How do seals and science intersect at the Alaska SeaLife Center?
Through scientific research training!
As a mammalogist at ASLC, my responsibilities through our training program are to first train our resident marine mammals for husbandry and veterinary care to ensure their well-being, and second, to train the animals to cooperate in behaviors and activities that support science.
Presently, we have several very special seals in our care. These include sub-Arctic spotted seals (Phoca largha), and Arctic ringed seals (Pusa hispida) – species that are rarely studied in captivity. These seals are threatened by a rapidly warming environment and associated changes in sea ice and prey availability. We also have these amazing research scientists trying to conserve our environment and the animals that live in it, coming up with questions and wanting to know more about these animals. As a mammalogist, we are the bridge between the researcher and the animal. We are the provider of data!
To the left, a spotted ices seal in a ‘chin station’. A chin station is a fixed point the animal knows to put its snout on and hold it there until the trainer lets the animal know the behavior is complete. This is a base for the training for data collection. Once the animal knows how to do the chin station, we can then use it to not only manage the animal, but to collect data such as ultra sounds, body measurements, whisker mapping, and hind flipper tag assembly. To the right, Margaret Black introduces the chin station to our newest member, Dutch the ring seal.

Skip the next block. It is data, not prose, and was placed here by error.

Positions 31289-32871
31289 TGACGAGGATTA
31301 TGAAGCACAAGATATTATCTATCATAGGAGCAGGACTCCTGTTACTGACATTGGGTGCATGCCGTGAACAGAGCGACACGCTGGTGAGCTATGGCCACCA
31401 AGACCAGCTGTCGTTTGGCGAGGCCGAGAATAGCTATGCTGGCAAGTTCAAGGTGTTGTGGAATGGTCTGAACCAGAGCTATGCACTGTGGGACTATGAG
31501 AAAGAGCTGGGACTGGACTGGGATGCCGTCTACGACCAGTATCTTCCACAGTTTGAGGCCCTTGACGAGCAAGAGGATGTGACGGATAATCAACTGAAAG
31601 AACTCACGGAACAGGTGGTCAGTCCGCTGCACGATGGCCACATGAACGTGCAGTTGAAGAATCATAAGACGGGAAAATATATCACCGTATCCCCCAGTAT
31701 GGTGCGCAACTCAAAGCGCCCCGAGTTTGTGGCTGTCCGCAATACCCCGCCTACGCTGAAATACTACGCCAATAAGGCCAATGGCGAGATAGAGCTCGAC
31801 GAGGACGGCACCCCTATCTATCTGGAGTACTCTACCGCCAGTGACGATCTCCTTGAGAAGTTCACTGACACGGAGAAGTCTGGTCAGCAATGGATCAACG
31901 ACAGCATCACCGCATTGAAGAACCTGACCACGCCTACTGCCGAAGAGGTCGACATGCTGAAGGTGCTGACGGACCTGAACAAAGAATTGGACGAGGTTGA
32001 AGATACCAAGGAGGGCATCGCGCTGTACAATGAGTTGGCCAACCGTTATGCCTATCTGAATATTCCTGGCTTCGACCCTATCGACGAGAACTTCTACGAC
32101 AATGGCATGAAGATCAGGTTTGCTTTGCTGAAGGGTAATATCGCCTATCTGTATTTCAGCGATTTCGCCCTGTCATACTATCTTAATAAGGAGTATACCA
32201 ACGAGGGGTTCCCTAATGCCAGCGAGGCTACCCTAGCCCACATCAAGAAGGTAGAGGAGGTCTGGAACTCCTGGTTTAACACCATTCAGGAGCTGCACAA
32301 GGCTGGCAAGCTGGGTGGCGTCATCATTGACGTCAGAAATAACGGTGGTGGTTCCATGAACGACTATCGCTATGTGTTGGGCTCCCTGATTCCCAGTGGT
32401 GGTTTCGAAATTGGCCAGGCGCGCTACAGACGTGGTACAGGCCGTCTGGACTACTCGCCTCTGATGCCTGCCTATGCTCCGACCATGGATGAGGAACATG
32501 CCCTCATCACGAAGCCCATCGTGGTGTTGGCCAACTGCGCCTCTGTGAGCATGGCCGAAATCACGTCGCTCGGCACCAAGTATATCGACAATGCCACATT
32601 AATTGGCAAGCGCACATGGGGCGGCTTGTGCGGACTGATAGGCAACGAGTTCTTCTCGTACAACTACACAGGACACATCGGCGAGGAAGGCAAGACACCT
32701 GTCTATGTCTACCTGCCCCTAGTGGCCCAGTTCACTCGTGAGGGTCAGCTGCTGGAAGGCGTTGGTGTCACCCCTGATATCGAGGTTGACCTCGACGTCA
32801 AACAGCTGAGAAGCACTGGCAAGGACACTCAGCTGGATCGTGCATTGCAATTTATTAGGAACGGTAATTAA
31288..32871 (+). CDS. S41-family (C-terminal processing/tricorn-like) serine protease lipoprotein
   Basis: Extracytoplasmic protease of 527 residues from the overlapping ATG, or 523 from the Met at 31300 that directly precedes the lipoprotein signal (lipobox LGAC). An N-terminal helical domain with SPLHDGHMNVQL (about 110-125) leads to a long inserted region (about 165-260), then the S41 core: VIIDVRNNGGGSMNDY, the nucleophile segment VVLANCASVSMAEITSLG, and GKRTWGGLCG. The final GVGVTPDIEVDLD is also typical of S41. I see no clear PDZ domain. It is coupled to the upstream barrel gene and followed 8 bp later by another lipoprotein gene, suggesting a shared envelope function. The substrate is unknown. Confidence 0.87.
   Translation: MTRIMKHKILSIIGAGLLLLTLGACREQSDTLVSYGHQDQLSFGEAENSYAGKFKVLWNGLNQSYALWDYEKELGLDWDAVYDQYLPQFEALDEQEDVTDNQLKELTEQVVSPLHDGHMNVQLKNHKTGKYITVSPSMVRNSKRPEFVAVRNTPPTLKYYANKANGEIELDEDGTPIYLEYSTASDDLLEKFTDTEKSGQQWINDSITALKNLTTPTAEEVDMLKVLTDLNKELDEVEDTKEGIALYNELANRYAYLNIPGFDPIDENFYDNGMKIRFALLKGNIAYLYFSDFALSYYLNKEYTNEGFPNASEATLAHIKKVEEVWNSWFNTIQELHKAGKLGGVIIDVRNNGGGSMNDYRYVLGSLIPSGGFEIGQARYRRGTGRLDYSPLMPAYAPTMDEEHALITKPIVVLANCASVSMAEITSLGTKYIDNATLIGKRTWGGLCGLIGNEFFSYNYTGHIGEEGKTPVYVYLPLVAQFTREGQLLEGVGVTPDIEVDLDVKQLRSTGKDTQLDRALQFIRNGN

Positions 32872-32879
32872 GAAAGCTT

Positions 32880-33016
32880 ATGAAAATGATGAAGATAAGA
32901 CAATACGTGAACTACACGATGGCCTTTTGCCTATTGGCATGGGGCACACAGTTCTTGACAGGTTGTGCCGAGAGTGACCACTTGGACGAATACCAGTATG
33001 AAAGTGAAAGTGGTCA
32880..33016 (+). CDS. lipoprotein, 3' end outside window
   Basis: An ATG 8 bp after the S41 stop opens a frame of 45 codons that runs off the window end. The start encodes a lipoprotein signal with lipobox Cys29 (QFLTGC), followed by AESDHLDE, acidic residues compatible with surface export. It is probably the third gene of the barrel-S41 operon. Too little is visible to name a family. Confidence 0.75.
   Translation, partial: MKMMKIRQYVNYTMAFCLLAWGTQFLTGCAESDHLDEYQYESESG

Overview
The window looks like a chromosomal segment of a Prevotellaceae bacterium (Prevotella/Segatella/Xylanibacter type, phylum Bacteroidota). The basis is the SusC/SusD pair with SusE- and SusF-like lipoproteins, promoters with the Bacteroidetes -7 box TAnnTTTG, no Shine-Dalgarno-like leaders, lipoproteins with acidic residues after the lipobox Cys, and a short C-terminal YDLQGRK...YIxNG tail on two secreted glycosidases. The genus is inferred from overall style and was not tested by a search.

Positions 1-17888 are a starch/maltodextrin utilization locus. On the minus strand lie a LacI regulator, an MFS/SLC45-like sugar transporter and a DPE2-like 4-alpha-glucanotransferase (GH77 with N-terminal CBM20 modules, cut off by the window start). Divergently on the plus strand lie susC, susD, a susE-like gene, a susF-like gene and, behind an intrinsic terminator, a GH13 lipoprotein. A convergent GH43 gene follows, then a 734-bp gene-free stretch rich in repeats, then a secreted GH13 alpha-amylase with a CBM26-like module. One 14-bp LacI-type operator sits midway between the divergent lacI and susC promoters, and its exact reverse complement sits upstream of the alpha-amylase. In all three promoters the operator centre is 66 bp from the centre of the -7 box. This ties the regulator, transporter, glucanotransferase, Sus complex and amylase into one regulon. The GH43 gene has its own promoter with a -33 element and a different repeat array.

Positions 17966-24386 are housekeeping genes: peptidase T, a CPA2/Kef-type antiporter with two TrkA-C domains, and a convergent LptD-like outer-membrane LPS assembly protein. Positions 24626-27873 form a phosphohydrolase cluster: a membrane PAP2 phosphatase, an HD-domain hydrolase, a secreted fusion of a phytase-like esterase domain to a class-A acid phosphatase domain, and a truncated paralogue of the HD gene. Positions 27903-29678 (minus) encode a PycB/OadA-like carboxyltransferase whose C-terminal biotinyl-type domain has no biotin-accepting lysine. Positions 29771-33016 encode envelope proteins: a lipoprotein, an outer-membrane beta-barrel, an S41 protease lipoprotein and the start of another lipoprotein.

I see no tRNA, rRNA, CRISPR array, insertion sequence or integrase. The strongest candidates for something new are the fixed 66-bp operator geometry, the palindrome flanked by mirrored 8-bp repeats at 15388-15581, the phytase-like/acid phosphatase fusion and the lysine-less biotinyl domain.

What does research training entail?
One of our amazing current projects is focusing on how Arctic seals may be affected by sea ice loss, specifically, what the energetic consequences of sea ice loss will be for these seals. Now we have a researcher, an important question, and of course, we have resident seals to help us make the necessary measurements. It is now up to the mammalogists to teach these animals to cooperatively participate in the data collection for this research.
This project is called PHOCAS, or physiology and health of cooperating Arctic seals. Cooperating is the key word! The seals are our research partners! As trainers, we use positive reinforcement to communicate with the animals, resulting in reliable and cooperative behavior for health sampling and to monitor physiology — training also keeps the seals physically and mentally fit.